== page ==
"No admittance in pyjamas or dressing gowns. Sorry for the inconvenience." This is the essence of a sign which has been displayed outside Los Monaguillos bar on Calle Mármoles in Malaga for the last two weeks.
"Hygiene is the main reason," staff say, adding that it is quite normal to see customers go in wearing nightclothes. They say that while a ban on swimwear and entering shirtless in the summer was widely accepted, they felt this latest measure was necessary given the extent that local residents were starting to wear pyjamas outdoors. "Some local businesses are taking much more serious measures, even reporting them," said a member of staff.
Juan Sánchez, a regular at the bar, said: "Going out in public wearing pyjamas doesn't seem right to me. It's very vulgar; it doesn't create a nice feeling around the area."
So how common is it? "About one in twenty come to buy bread in a dressing gown," said a baker in the area, while an employee in the local branch of Día said: "Some come in jeans, some come in pyjamas - it's normal."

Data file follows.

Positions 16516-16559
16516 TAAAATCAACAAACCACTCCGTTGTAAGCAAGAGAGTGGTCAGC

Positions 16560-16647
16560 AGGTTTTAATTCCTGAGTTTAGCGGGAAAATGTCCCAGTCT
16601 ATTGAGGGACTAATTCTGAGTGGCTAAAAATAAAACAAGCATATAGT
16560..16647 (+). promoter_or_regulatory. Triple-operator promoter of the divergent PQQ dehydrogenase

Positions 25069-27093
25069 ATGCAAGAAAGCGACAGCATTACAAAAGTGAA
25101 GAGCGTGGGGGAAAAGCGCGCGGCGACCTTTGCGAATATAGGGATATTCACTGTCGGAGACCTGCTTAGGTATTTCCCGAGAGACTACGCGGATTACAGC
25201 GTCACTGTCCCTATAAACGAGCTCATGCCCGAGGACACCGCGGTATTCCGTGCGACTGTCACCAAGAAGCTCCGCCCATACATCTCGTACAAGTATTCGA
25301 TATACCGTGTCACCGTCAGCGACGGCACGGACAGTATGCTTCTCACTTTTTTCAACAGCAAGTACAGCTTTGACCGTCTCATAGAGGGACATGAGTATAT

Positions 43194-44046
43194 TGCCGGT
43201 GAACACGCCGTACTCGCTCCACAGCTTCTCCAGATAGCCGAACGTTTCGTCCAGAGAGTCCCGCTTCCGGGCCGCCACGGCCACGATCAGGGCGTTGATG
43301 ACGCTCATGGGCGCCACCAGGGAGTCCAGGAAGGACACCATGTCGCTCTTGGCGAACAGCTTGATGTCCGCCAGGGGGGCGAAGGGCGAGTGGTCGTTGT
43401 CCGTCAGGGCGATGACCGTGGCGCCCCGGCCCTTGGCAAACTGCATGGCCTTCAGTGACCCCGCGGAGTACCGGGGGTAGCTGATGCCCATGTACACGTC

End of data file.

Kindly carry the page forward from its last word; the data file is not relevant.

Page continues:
Other bars, including El Paponazo and Cafetería Guadalmedina have also reported a significant percentage of people wearing house clothes around the neighbourhood.
The tourist perspective
Many visitors to the bar come from the nearby Málaga Centro hotel and tourists have asked staff if there's a hospital close-by or if the clothes the people are wearing are the same as those they sleep in.
"This doesn't create a good image. This doesn't happen in all of Malaga - it's just very widespread in this part of town."
Walking down Calle Mármoles, we encountered a number of people wearing the controversial attire. Several refused to speak to us, but one woman, wearing slippers and a dressing gown with a bear pattern across it, said: "I've been running around doing errands and just flung this on. It's comfortable, quick to put on and, to be honest, I don't care what anyone else thinks of it."
Ever since our Spanish sister paper SUR broke the story on Monday, the bar has become the centre of a media storm. "It's been non-stop these last few days," said Darío Díaz as he cleared a table. But has business been affected? "It's been more or less the same. Some people have changed their clothes while others have actually stopped coming altogether."